Six days after someone broke into James “Coz” Koschmann’s garage in Los Lunas and stole his minivan equipped with specialized hand-controls, he received a call that police had found it.
On Tuesday afternoon, Koschmann arrived at Charlie’s Paint and Body in Belen to find that his 1985 Dodge Caravan was in relatively good condition. Except for a few missing items and the damaged hand-controls thrown into the back, Koschmann is grateful that he has his van back.
“I’m relieved and yet I’m not,” Koschmann said. “I’m relieved that I don’t have to buy another one, but it’s not really in driveable condition for me. The hand controls may or may not work — they may not be able to be reinstalled. But, even if I had to pay for the replacement cost, that’s still significantly less than having to buy a new vehicle.”
Johnny Adams, a manager at Charlie’s Paint and Body, said had just left the shop Saturday morning when he saw his daughter towing in a van that looked very familiar.
“Me and my grandson were going to Giant to get a Coke and I was reading the paper,” Adams said. “I was reading the story about the stolen van when I looked up and saw my daughter towing a yellow van.”
Adams said his grandson made a quick U-turn and went back to the shop where he matched the license plate on the van to that in the picture.
According to the towing report, the van was found by the Belen Police Department on the 300 block of South Second Street. Adams said he had called the Los Lunas Police Department to report they had the vehicle.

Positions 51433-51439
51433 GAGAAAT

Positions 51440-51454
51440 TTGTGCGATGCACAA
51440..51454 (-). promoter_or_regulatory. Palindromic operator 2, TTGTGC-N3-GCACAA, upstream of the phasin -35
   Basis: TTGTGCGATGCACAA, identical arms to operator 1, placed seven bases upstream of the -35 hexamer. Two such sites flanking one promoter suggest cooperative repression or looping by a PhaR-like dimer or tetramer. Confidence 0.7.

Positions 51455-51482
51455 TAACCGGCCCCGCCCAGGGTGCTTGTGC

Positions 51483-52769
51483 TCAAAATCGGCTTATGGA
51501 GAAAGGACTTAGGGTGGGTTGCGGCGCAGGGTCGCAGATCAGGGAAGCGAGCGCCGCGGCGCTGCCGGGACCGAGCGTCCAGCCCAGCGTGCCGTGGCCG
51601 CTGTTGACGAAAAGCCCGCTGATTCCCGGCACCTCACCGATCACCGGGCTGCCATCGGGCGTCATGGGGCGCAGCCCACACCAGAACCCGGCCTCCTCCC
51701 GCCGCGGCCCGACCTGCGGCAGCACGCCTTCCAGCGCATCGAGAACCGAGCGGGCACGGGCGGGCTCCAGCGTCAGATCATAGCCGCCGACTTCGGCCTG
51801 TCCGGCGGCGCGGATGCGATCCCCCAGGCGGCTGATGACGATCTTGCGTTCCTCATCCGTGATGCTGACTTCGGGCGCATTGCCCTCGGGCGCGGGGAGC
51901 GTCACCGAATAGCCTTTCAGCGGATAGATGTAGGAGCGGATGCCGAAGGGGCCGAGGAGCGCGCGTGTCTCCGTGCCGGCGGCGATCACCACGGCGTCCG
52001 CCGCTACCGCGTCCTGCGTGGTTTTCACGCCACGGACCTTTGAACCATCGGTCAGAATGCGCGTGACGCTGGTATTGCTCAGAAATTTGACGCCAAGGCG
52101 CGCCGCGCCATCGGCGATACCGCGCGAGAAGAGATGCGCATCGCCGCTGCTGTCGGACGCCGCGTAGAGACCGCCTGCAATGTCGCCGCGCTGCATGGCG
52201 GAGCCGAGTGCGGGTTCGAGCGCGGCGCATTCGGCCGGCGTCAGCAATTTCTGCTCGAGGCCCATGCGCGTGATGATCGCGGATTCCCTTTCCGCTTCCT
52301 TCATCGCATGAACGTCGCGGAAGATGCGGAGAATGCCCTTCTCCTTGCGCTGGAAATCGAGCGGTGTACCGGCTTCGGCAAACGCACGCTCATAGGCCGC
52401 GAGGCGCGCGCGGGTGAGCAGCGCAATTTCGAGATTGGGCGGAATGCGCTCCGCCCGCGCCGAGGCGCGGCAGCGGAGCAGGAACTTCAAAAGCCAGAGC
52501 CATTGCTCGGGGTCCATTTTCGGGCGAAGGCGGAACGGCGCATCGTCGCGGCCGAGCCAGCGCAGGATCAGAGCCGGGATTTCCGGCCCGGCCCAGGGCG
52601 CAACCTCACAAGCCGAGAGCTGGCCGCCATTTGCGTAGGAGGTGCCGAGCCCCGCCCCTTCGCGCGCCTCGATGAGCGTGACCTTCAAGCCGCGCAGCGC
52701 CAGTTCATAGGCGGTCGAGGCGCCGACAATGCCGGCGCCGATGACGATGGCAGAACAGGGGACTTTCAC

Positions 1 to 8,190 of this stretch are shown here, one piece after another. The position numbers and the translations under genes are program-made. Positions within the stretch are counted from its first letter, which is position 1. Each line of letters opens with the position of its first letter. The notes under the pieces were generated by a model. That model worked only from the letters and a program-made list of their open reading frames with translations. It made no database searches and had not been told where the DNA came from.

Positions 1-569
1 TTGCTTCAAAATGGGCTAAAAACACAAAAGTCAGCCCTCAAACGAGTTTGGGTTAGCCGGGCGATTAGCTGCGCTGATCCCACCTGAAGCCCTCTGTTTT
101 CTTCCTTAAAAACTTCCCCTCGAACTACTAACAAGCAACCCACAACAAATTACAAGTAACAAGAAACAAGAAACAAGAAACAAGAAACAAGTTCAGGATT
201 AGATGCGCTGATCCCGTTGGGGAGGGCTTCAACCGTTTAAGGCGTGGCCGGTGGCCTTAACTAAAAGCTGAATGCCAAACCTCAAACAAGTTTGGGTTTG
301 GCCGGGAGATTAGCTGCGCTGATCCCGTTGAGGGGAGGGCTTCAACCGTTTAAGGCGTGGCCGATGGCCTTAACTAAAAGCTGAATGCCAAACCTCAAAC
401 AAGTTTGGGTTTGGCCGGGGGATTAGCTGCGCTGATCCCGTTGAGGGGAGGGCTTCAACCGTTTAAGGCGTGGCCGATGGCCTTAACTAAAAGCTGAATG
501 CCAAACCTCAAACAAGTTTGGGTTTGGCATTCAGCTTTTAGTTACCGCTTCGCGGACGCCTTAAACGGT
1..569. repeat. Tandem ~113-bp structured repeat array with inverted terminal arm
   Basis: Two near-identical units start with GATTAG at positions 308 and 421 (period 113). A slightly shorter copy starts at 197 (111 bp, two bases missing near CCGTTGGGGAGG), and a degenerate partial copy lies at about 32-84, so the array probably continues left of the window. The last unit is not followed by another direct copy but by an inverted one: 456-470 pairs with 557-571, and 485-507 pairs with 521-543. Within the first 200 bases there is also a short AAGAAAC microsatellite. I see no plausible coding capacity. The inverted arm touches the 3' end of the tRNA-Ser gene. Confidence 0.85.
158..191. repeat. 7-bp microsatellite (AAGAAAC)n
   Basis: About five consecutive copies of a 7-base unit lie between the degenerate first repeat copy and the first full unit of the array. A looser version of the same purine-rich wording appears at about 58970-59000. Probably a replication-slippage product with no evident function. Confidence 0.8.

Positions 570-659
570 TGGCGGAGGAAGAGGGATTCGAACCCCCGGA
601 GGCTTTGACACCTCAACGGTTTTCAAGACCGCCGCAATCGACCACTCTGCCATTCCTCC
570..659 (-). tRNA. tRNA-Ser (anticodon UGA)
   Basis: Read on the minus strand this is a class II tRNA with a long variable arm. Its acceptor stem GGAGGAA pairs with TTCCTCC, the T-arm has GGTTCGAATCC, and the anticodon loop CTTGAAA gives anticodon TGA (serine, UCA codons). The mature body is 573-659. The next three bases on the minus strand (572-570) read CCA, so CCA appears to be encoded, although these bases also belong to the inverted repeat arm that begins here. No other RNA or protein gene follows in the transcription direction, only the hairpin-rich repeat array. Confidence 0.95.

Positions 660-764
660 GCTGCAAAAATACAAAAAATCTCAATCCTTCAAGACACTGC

After four days of not getting a response from the Los Lunas police department, Adams notified Valencia County Sheriff’s Detec-tive Rene Rivera to help.
Rivera said although the van had already been taken out of the computer crime files he called Koschmann’s sister, Nancy See-mann, Tuesday afternoon to tell her that the van was at Charlie’s.
Although the person who stole the van has not been identified or caught, Koschmann said he did hear from the sheriff’s department that someone did try and use one of his credit cards on Sunday.
“As I understand it, someone tried to use one of my credit cards at a gas station somewhere down here,” Koschmann said. “When the clerk at the gas station asked to see an I.D., the female who tried to use the credit card just ran.”
Koschmann, who instead of signing the back of his credit cards writes “Check ID,” said the clerk got a vague description of the woman and the man she was with and the vehicle they left in.
After looking through his van, Koschmann said everything was pretty much intact other than damage to his dashboard. The stereo and alarm were missing, the antenna broken off and personal items thrown throughout the van.
“There are a lot of things that are replaceable,” Koschmann said. “Credit cards, checkbooks and the vehicle itself – these are all things that could be replaced. But the thing that relieves me the most is that, as far as I can tell, most of my personal, irreplaceable items are still here such as photographs of friends and family and other mementos.”
He said he’s also grateful to all thepeople who have offered support. He said someone who wished to remain anonymous said he wanted to give him a set of hand controls. Co-workers offered to give him vehicles. He also wanted to thank Charlie’s Paint and Body for waiving the towing and storage fee.